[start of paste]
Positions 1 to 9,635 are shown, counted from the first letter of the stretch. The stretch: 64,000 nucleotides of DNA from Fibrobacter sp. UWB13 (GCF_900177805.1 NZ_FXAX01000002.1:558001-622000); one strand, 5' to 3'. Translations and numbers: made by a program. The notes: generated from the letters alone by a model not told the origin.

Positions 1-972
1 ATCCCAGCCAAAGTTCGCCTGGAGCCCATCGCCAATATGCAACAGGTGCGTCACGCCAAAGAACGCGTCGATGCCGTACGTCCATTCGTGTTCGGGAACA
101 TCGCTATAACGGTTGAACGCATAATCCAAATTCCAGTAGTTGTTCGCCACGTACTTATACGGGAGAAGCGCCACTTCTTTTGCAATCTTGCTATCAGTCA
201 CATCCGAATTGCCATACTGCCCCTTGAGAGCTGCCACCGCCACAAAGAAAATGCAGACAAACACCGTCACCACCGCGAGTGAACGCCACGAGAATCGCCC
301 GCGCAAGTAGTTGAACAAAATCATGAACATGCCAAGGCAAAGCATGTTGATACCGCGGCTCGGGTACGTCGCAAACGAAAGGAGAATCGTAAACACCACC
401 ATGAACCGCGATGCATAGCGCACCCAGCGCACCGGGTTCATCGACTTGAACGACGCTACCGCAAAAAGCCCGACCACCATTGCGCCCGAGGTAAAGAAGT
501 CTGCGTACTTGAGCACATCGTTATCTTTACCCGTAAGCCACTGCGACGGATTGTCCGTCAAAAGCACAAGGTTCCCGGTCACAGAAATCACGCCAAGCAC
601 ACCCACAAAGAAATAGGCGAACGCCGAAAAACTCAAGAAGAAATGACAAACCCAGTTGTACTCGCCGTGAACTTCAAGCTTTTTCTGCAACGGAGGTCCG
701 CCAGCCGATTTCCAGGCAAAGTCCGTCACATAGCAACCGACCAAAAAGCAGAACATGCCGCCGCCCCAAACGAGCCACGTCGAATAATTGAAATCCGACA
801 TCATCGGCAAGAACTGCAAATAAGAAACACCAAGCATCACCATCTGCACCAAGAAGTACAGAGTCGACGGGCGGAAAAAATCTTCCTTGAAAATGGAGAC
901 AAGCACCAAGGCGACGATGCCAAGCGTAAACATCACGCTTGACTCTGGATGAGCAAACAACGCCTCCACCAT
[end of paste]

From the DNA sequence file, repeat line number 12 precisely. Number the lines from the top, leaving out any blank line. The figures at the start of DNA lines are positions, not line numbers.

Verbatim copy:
901 AAGCACCAAGGCGACGATGCCAAGCGTAAACATCACGCTTGACTCTGGATGAGCAAACAACGCCTCCACCAT